A dig in the Bethsaida Valley Nature Reserve in the upper Jordan Valley revealed a multi-layered site containing a Roman-style bathhouse, among other remains and artifacts.
Researchers are basing their exploration on the writings of Flavius Josephus, the first-century Romano-Jewish scholar and historian, who said the town of Bethsaida was upgraded to a city and renamed Julias after Julia Augusta, mother of the Roman Emperor Tiberius, in 30 AD.
“Josephus reported that the king had upgraded Bethsaida from a village into a polis, a proper city. He didn’t say it had been built on or beside or underneath it,” Aviam said. “And indeed, all this time, we have not known where it was. But the bathhouse attests to the existence of urban culture.”
The gospel of John names the disciples Philip, Andrew and Peter as being from the town Bethsaida.
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The dig also uncovered a mosaic wall which may have been part of a church. Archaeologists believe the find may tally with the account of a Bavarian bishop who reported visiting a church said to have been built over the home of Peter and Andrew during a trip to Bethsaida in 725 AD.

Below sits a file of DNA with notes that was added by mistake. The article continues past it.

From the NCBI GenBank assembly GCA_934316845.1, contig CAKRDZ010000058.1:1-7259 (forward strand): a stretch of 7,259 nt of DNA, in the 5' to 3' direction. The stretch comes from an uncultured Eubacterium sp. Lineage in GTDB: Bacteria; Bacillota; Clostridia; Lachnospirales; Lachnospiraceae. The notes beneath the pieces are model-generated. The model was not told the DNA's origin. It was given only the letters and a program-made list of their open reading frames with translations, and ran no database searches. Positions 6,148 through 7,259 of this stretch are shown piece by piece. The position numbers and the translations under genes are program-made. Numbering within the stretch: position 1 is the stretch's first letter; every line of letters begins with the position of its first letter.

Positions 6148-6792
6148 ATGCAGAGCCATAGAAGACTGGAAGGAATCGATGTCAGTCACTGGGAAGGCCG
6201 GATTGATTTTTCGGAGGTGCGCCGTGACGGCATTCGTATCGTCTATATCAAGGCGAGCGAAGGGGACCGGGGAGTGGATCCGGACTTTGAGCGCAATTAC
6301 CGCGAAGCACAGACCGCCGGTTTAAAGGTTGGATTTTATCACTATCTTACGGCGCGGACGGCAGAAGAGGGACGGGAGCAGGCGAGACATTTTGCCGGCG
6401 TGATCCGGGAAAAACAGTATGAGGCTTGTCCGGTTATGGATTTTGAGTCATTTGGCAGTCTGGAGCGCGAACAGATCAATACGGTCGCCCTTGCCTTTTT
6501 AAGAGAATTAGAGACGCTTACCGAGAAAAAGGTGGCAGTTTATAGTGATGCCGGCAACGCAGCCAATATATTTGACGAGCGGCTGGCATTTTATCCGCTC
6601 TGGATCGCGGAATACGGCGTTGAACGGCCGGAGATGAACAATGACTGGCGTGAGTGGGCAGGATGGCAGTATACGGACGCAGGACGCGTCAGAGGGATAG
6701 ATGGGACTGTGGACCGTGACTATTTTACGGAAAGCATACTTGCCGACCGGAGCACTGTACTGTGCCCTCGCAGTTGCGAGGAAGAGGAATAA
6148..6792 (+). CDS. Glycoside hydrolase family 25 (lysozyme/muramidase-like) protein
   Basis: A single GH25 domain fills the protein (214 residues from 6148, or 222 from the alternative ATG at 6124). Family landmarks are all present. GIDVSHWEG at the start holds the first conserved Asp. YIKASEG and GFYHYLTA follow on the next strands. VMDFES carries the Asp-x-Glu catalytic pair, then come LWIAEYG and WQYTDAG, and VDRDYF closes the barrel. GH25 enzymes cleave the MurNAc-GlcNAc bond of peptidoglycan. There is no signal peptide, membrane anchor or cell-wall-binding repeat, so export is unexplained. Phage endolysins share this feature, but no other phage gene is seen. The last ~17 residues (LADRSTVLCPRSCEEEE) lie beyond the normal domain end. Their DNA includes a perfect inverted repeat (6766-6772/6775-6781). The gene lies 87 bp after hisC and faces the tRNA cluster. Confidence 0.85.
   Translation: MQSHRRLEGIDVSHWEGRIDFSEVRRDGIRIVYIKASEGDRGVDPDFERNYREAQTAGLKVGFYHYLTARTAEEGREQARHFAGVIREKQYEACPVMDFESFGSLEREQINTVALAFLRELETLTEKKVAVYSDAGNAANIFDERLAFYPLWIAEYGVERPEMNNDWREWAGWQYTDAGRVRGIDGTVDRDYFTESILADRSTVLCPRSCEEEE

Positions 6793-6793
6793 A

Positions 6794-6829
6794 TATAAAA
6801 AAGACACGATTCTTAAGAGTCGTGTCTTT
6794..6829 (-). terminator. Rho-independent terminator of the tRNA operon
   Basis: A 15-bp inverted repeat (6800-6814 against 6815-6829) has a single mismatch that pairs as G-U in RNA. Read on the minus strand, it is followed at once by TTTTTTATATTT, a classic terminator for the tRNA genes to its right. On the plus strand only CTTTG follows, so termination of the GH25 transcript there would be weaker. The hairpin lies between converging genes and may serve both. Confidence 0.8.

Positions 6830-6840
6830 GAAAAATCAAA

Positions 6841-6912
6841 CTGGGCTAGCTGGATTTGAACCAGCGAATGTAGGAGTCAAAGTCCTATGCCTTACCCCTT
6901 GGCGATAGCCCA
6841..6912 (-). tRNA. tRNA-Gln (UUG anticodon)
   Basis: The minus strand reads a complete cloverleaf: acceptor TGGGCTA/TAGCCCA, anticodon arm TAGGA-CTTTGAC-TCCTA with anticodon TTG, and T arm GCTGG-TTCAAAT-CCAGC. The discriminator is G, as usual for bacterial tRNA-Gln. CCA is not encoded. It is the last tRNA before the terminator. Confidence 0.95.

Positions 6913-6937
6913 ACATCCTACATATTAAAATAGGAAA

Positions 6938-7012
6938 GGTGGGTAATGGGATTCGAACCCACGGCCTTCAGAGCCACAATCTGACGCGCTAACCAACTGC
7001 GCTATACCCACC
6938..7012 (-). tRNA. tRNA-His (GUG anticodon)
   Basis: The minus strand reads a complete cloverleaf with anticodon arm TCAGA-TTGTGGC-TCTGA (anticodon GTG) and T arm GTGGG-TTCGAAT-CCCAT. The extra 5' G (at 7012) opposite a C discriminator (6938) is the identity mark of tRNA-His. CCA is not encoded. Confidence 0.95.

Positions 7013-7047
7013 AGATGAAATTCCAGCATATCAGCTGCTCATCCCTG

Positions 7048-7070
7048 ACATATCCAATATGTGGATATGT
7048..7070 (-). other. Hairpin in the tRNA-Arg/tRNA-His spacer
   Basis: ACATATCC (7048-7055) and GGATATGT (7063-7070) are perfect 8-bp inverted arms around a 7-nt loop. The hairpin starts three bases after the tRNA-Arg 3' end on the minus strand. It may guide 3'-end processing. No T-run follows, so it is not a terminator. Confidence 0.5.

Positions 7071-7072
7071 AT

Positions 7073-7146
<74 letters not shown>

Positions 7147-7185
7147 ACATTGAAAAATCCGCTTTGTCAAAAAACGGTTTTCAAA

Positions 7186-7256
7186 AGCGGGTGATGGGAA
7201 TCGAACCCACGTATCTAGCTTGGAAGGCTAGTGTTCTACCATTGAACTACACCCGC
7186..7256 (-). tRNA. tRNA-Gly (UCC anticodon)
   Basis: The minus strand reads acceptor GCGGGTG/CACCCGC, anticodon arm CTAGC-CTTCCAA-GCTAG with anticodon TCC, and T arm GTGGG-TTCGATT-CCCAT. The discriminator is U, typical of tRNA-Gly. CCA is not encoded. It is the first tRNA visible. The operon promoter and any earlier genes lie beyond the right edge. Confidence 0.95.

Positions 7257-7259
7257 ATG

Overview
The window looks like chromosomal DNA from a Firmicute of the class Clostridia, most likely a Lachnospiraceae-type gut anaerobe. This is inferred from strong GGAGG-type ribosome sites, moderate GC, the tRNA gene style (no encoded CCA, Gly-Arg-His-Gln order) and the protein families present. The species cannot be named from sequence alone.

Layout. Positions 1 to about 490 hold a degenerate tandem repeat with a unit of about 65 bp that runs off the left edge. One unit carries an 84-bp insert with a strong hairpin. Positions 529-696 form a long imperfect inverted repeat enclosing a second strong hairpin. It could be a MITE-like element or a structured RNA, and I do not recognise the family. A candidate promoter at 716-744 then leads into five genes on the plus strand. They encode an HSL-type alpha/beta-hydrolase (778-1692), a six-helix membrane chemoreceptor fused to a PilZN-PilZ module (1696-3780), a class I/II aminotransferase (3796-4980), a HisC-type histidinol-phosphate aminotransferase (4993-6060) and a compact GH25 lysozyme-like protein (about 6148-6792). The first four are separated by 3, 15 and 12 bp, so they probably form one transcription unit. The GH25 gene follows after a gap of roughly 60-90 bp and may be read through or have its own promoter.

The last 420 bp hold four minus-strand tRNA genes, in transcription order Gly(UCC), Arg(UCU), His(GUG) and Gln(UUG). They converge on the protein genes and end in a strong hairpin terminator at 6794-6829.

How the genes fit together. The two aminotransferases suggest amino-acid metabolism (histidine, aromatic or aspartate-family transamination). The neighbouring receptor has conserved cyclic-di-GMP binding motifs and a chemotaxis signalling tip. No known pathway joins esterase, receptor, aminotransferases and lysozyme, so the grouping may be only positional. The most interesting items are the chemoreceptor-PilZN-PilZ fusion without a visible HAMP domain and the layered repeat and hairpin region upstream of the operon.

The area, known as el-Araj, is one of three considered most likely to be the site of Julias, along with the nearby site of e-Tell.
“Only time will tell if (1) our site has the church, and (2) it is correctly situated on the site of first-century Bethsaida,” Steven Notley, academic director of the el-Araj excavations and professor at Nyack College in New York, told National Geographic.
“At present, I think our prospects of an affirmative answer on these two points is very, very good.”